‘Heartbreaking’ six-alarm inferno rips through landmark Middle Collegiate Church in East Village

First responders survey the damage wrought by a six-alarm inferno in the East Village on Dec. 5, 2020, that gutted the Middle Collegiate Church.
Photo by Dean Moses

Firefighters needed eight hours to bring under control a devastating, six-alarm inferno in the East Village that began on Saturday morning and gutted the historic Middle Collegiate Church.

The six-alarm blaze began at 4:48 a.m. on Dec. 5 inside a vacant, five-story building adjacent to the house of worship at the corner of 2nd Avenue and East 7th Street. Flames then quickly spread to the church, constructed in 1892 as the home of one of the first religious congregations in New York history.

Also damaged were the nearby Hopper Home, a shelter for 22 women which is run by the Women’s Prison Association, and the shuttered Café Mocha. 

By the time firefighters finally brought the blaze under control at 12:30 p.m. Saturday, much of the historic building had been completely destroyed — the Tiffany stained glass windows blown out, much of the roof collapsed. It proved a heart-wrenching sight for anyone familiar with the neighborhood and the congregation.

“Heartbreaking. Middle Collegiate is such an icon of the East Village. I can’t count the number of times I walked past it and took in its humble beauty,” Mayor Bill de Blasio tweeted on Saturday afternoon. “We’ll do whatever we can to help Middle Collegiate rebuild.”

The devastation brought to state Senator Brad Hoylman’s mind the 2019 fire at Paris’ iconic Notre Dame Cathedral. 

Throughout Saturday afternoon, congregation members, including Reverend Jacqueline Lewis, Middle Collegiate Church’s senior minister, combed through the ruins to salvage what they could — including paintings and church records dating back to the 1890s.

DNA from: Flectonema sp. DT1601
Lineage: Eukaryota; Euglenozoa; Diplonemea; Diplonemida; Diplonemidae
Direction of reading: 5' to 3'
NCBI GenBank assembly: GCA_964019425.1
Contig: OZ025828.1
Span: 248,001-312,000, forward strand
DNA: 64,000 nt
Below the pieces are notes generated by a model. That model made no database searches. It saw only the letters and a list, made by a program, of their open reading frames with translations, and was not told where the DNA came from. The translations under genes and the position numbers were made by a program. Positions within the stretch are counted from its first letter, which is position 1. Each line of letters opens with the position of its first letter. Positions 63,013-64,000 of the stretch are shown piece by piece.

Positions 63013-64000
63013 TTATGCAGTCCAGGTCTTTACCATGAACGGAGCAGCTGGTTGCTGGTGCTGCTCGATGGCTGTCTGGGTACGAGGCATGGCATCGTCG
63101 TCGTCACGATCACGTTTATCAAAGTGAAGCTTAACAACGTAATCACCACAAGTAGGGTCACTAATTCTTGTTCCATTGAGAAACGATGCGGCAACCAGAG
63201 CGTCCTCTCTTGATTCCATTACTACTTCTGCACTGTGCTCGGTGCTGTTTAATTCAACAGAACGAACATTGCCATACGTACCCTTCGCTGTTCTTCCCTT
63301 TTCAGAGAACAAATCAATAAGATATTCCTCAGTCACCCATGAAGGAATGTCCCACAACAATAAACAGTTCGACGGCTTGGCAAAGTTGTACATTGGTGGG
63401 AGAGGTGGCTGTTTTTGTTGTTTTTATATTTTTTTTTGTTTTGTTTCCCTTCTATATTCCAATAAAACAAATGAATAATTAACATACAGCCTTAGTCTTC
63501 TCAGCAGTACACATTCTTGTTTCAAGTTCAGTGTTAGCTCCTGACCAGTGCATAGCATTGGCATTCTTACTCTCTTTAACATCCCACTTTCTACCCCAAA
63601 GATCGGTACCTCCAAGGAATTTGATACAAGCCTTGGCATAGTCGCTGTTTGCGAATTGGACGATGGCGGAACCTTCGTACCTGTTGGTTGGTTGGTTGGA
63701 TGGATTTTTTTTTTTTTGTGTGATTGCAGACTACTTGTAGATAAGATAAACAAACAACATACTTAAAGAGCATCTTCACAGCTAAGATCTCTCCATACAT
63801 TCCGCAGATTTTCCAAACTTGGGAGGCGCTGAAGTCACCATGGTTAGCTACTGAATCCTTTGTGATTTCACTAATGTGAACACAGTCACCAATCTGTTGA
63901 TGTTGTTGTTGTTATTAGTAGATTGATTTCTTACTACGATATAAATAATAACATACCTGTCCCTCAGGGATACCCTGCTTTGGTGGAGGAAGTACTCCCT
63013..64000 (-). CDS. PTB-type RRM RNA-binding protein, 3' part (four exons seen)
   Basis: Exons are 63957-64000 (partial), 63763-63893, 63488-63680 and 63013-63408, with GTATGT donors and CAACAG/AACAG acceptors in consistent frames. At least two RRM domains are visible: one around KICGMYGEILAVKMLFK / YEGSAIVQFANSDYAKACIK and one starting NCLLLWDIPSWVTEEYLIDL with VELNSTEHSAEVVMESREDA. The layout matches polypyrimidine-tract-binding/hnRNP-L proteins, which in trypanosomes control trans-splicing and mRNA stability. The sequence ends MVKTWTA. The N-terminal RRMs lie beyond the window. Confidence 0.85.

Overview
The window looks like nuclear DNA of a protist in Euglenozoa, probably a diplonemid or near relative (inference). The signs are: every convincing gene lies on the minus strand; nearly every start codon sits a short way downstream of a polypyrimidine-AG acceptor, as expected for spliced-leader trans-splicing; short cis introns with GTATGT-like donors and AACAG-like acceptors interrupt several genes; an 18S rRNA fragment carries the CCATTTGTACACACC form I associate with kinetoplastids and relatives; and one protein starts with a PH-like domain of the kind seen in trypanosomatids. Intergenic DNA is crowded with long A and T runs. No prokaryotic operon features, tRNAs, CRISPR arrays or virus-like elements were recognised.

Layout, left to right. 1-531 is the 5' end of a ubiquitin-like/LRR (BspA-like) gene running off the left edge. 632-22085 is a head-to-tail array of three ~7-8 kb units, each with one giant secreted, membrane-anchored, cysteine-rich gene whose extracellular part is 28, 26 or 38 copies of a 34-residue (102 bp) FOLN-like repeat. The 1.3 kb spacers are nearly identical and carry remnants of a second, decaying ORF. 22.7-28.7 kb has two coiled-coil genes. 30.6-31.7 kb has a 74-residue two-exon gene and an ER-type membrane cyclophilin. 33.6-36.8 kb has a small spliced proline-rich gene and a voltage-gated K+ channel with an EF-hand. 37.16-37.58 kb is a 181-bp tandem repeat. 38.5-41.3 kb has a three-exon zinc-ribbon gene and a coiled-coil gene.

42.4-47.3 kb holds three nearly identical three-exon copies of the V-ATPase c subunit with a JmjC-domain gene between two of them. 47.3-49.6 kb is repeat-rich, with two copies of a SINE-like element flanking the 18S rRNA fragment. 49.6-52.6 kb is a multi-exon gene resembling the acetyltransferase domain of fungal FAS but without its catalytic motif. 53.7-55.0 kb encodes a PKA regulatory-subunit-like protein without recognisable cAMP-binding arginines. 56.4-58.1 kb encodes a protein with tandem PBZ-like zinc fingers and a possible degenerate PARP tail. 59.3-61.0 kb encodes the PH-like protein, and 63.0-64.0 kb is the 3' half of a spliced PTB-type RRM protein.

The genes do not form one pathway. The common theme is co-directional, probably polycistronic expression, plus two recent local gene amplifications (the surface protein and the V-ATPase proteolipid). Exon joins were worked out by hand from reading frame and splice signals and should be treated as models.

Reverend Jacqueline Lewis speaks with congregant members and Fire Department officials outside the gutted Middle Collegiate Church on Dec. 5, 2020.Photo by Dean Moses

Bystanders could only look on in shock over the burnt-out landmark church, now in ruin.

Photo by Dean Moses

Fire Department officials said the flames first developed on the first floor of the vacant building, then rapidly spread to the floors above and the adjacent Middle Collegiate Church. 

Firefighters work to put out heavy fire that vents through the roof of Middle Collegiate Church in the East Village during a five-alarm fire on Dec. 5, 2020.Photo by Lloyd Mitchell
Bystanders look on as firefighters battle the blaze at Middle Collegiate Church on Dec. 5, 2020.Photo by Lloyd Mitchell

Within moments, flames could be seen pouring out of every floor of the vacant building and many of the church’s dozen Tiffany stained glass windows. City Council Member Carlina Rivera reported on Twitter there is “significant damage” to the house of worship.

“As I said, the Church is not a building, but this one has been there for us through so much. People are here praying, we’re grieving as a community,” Rivera tweeted. She encouraged residents to donate to Middle Collegiate Church’s website, middlechurch.org, to help them begin the long process of rebuilding.